The following are my notes from the book “Right Brain Education in Infancy” by Makoto Shichida. They include annotations and my own personal observations based on what I have seen and heard about right brain education (not necessarily from Shichida). These notes are my interpretation of what Shichida communicated about the right brain written to the best of my understanding. I highly recommend reading the book if you want to hear it straight from the horse’s mouth.
Chapter three talks about four special functions that the right brain has that the left brain does not. They are:
- Image Visualisation
- High-Speed Mass Memorisation
- High-Speed Automatic Process
Resonance refers to the fact that everything is made up of vibrating particles. These vibrating particles create waves. Similar to a tuning fork, the brain resonates with the waves that emanate from everything around us which creates sounds and images that our right brain is able to pick up through telepathy. The resonance function and the image visualisation function is greatest in infants, which is why children easily exhibit their right brain abilities.
Geniuses in history have been known to employ both the resonance and image visualisation functions of their right brain. Shichida looks at how some of these geniuses have been able to do this. For instance, some famous writers explain that when they write their stories, they don’t follow the standard method of creating a plot first, they see a movie playing in their heads and simply record down everything as they see it.
High-speed mass memorisation of the right brain is likened to taking pictures with a camera, hence the term “photographic memory”. Unlike the left brain, which remembers details by creating links between new materials to old memories already in existence, the right brain records information in blocks. The photographic memory ability can be observed in brain damaged individuals with strongly functioning right brains, for example, the autistic character played by Dustin Hoffman in Rain Man. These individuals are known as Savants or said to have Savant’s Syndrome.
The photographic memory ability was formerly attributed as a unique talent of the few but it is now realised to be a function everyone is capable of if properly trained. This is why right brain education from infancy is so important if we want to help our children realise these abilities.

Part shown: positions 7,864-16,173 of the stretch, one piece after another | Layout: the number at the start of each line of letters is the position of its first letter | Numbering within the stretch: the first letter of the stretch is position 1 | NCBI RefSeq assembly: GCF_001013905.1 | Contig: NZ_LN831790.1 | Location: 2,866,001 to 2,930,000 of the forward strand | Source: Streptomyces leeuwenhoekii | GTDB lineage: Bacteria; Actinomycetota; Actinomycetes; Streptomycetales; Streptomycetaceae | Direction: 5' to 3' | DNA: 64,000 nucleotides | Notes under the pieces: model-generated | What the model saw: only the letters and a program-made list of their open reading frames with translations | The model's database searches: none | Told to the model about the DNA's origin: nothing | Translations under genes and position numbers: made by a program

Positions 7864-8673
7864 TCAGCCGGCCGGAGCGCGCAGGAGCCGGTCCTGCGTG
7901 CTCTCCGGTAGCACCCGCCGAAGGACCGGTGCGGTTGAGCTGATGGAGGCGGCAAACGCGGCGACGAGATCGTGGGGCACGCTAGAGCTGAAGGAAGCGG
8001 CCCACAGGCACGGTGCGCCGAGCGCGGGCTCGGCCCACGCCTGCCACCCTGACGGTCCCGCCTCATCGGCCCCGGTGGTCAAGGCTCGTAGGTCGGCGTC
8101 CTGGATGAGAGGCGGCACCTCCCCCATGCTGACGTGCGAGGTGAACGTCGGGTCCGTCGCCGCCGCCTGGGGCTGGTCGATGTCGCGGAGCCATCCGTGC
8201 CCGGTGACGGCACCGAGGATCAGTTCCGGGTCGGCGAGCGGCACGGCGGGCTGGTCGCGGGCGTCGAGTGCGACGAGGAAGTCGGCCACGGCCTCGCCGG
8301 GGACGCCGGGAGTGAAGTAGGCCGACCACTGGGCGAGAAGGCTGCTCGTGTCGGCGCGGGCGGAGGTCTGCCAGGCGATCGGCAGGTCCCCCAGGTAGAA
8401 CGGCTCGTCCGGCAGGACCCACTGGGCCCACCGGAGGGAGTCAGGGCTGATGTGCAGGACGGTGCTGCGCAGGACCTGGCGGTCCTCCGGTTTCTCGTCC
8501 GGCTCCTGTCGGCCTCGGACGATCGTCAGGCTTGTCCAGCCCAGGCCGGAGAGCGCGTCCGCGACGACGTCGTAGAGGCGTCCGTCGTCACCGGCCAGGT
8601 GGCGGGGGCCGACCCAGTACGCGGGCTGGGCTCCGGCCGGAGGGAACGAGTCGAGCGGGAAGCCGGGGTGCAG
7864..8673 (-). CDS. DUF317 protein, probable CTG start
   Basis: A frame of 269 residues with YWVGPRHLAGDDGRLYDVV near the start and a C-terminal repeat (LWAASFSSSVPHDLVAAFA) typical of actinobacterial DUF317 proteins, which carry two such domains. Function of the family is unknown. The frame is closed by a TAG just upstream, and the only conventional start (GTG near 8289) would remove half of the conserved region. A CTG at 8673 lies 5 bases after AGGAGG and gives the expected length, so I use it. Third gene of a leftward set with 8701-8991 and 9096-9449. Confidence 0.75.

It has been said before that imaging is the fundamental exercise critical to the development of all right brain functions. Here is an exercise that a parent used to help her children develop the ability to speed read:
- The children were shown one page of a picture book for a minute.
- They were then required to write down what they read.
To limit the function of the left brain, the mother turns the pages 15 times per minute. It is worthwhile noting that her two children exhibited different styles of learning. Her son preferred to turn the pages quickly, while her daughter preferred to take her time. Her son records what he remembers very quickly, while her daughter takes her time. Her son finishes the exercise very quickly but her daughter is able to remember more words, albeit taking longer to complete the exercise. If the mother puts a time limit to the exercise, she finds that her son can remember more words. The two children practiced this everyday for a month and were able to remember a hundred words by the end of the month. Later reports of these two children revealed that they could read a 200 page book in five minutes.
I also thought it was interesting to hear that a person with the ability to speed read explained that she could capture the entire contents of single page in one glance. When she felt like reading the page again, she reads the page in her mind.
When I did the Mandala session with Gavin, I would try to remember the colours and where they were but I never tried to take a photograph of the picture. If I didn’t record the colours quickly enough, I would forget the positions of the colours. One day, after the advice of another mother, I tried to capture the image of the Mandala in my head. When I could not remember the positions of the colours, I looked at the image in my head again to see where they were. This is obviously a walk in the park compared to remembering a page of writing in one glance, but I think it demonstrates what one is trying to achieve when developing the photographic memory ability.
The high-speed automatic process refers to the right brain’s ability to manipulate information rapidly, such as the ability to perform computer-like calculations. The right brain is not only responsible for rapid memorisation, but also for imagination and creativity – which can be seen in geniuses such as Mozart, Beethoven, Puccini, and many others. When asked about their genius, they are often unable to explain how they created their masterpieces. Some say that it came from God, others say it is in their head and they are merely scribes. When young children are asked how they are able to manipulate numbers in their head, they often answer, “I don’t know.” This is because the process is automatic.